As long as you have a mortgage, funds for insurance and taxes should be included in the escrow portion of your monthly payment, and your mortgage company will require you to obtain and maintain the proper amount and kind of insurance coverage for its purposes. You should consider additional coverage if the minimum required by the mortgage company is inadequate to satisfy your needs.
Important things to consider when having someone do repairs or remodeling on your home:
In most places, building permits are required before making certain kinds of repairs or remodeling. If you use a contractor, discuss this with him.
Check out your contractor. Make sure of the following:
Is he licensed? If not, find another contractor.
Does he carry workers compensation insurance for his workers? If not, find another contractor, because you may be held liable for any on-the-job injuries his workers sustain and your homeowners insurance may exclude coverage for such injuries.
If the work is complicated or extensive, hire an independent building inspector to make sure the work is done properly. In some cases the approval by city or county inspectors will also provide some protection against substandard work.
When a contractor does work on a home for someone, the contractor will have a right to take certain steps to get paid if the owner doesn't pay for the work. One of the things the contractor can do is to file a mechanics’ lien against the property, but there are limits on when the contractor can do this.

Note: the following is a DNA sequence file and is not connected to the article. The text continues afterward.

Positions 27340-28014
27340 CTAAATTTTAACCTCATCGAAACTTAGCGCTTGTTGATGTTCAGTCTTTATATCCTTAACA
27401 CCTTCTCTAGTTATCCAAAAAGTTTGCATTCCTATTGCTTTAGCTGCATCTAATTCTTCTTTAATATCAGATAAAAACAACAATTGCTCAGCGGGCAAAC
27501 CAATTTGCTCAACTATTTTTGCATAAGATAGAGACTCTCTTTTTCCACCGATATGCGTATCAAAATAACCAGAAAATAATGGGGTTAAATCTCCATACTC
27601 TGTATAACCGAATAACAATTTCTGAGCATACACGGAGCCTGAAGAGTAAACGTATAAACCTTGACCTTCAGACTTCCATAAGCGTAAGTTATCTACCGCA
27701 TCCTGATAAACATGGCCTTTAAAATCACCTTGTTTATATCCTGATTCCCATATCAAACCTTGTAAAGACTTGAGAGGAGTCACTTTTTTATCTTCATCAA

As a consumer, the homeowner is entitled to be advised of his rights and to receive certain disclosures before signing an agreement for the contractor’s services. A contractor who fails to give the homeowner certain disclosures is subject to liability under the Texas Deceptive Trade Practices Act.
Many subdivisions have been developed using homeowner associations to protect property values by controlling what the residents can and can’t do on their property. This can be a blessing or a curse, depending on whether you or your obnoxious neighbor is the one who runs afoul of the HOA’s rules. If the rules are reasonable and fairly enforced, living with an HOA can be beneficial, but you must know from the beginning that you become contractually bound by the HOA’s rules when you buy a home in a subdivision that is governed by an HOA.